Checking a prototype of an Object

let ages = {
  Boris: 39,
  Liang: 22,
  Julia: 62
};

console.log(toString in ages); // output: false
console.log("toString" in ages); // output: true

The goal with the code is to check whether toString function exists in the age object. The two output statements give out different results. What’s going on in line 7 and 8, when I think I mean the same thing?

console.log(toString in ages); // output: false

Here toString is an undeclared variable.


console.log("toString" in ages); // output: true

Here "toString" is a string.

So, the search for toString stops at the object’s scope whereas when given in double-quotes it searches for its prototype and so on?

In the first case, toString is undefined.

console.log(toString in ages);
// is functionally equivalent to
console.log(elephant in ages);
// or 
console.log(undefined in ages);

Yes. My doubt is when we’re essentially searching for an object’s property, why put it in quotes? What difference does that make?

You need to put it in quotes because the operator in expects a string.

toString === "toString" // false

Consider this example:

let ages = {
  Boris: 39,
  Liang: 22,
  Julia: 62
};

const toString = 'Boris';

console.log(toString in ages); // output: true because 'Boris' is in ages
console.log('toString' in ages); // output: true because toString is in ages --> prototype

I hope this will clarify a bit :slight_smile:

… also your solution will not complete the check as true on output doesn’t mean toString is a function

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I see. So, what happens when we type it without quotes, does it still check for toString property in the object?

console.log(Boris in ages); // output: Error because Boris is not defined and `in` expects a string. 
console.log(toString in ages); output: false

in expects a string, but why does the second statement in the code above does not throw an error like the first one because toString is also not defined?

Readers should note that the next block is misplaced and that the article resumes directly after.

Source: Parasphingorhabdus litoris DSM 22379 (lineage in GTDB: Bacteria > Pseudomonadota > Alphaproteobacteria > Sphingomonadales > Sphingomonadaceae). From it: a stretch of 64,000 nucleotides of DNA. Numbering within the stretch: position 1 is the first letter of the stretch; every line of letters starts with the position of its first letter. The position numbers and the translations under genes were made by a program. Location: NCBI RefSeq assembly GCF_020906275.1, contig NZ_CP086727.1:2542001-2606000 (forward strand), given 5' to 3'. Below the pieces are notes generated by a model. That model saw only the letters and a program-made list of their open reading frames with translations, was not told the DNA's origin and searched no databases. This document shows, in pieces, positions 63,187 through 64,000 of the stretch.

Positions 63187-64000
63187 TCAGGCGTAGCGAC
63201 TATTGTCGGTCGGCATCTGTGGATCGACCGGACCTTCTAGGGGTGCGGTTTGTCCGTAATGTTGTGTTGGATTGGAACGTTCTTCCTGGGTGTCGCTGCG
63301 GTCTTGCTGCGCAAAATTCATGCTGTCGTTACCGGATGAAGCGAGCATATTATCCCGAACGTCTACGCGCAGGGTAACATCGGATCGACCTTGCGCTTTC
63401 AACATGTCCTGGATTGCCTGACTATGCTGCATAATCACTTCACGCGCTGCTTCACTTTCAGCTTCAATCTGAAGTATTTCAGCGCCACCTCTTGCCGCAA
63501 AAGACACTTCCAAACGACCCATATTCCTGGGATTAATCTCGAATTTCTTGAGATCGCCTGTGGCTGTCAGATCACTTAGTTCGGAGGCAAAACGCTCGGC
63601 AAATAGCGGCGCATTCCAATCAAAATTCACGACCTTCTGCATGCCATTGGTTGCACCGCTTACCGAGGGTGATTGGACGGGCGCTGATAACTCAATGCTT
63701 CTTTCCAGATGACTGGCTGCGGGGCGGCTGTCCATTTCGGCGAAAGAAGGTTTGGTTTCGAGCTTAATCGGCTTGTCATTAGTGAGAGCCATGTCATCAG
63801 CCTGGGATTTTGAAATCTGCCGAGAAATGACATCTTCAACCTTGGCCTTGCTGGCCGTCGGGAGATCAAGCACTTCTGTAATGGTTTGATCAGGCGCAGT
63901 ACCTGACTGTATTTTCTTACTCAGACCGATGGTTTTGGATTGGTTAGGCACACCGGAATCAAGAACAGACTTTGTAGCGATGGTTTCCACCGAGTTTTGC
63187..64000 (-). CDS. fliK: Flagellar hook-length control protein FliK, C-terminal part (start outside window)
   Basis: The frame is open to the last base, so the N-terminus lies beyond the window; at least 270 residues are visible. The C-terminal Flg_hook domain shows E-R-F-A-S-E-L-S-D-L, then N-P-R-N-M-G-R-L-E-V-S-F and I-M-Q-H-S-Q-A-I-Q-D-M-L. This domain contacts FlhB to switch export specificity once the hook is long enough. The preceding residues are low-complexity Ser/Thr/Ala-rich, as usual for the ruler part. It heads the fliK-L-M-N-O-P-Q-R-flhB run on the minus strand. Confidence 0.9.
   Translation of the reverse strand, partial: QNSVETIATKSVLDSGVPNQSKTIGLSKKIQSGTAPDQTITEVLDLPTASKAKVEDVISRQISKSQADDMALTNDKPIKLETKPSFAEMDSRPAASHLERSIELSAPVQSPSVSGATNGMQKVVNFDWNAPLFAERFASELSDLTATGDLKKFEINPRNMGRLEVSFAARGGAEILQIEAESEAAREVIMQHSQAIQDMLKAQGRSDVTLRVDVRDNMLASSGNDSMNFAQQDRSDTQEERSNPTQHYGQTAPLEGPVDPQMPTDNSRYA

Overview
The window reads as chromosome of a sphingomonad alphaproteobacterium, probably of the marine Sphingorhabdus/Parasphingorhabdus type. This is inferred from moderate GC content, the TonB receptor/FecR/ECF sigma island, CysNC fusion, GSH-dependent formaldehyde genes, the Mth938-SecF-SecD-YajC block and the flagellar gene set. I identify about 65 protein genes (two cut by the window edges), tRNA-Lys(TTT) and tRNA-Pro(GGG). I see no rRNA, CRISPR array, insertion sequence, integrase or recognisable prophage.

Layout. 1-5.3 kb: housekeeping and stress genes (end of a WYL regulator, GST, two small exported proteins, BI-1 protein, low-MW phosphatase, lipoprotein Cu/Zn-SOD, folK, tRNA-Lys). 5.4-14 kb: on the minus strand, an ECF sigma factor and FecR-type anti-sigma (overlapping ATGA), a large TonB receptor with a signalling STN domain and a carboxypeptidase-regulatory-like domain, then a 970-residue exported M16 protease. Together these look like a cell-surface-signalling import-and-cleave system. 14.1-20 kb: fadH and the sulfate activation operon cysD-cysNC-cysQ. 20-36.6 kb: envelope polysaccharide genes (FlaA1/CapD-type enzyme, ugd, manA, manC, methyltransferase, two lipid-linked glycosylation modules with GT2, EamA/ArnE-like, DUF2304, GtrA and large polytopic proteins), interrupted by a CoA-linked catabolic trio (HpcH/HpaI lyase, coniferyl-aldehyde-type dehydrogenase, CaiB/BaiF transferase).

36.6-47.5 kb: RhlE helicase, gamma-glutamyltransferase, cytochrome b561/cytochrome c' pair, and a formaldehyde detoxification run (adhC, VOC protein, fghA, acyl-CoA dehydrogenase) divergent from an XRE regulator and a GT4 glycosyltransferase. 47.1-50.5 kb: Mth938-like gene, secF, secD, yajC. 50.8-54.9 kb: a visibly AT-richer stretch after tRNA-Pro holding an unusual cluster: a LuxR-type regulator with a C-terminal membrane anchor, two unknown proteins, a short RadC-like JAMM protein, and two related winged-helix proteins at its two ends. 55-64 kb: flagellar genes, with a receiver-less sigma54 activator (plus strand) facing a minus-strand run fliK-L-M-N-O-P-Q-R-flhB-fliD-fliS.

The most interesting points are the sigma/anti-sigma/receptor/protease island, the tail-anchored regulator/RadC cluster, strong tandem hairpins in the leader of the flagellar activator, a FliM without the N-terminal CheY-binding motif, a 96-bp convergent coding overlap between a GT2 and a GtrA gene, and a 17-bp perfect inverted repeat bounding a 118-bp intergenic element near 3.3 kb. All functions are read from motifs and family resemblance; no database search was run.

I was a little off in my original response. If you just use toString on its own, it is a reserved word that JavaScript knows is a function. I can’t spend the time right now to dig into the implementation of in so I’m not sure how it tries to cast toString as a string. The main takeaway though, is that you need a string or something that resolves to a string for in to work.

@skanda1395, toString is then defined, because, as you said yourself, otherwise it would throw Reference Error.

In case you’re wondering how come it’s defined, whenever you accessing variable, JS engine searches it in all scopes starting from local and up to the global. If no luck, it does final lookup in the global context searching for the property of the same name. This last steps allows us to omit including name of the global object (window in browser and global in NodeJS) when accessing its properties, so we can do console.log() even though “full path” is actually window.console.log(). Now, knowing that global objects are JS objects, they have .toString() method in their prototype, so eventually whenever you write toString you actually accessing window.toString, which is a function.

toString === window.toString && toString === this.toString
// true

Whenever you write prop in object, JS takes value of prop and if it’s not a symbol, it turns it to a string and checks whether obj[prop] exists. So in your case:

window[toString] = 42;
toString in window; // true
console.log(window["function toString() { [native code] }"]); // 42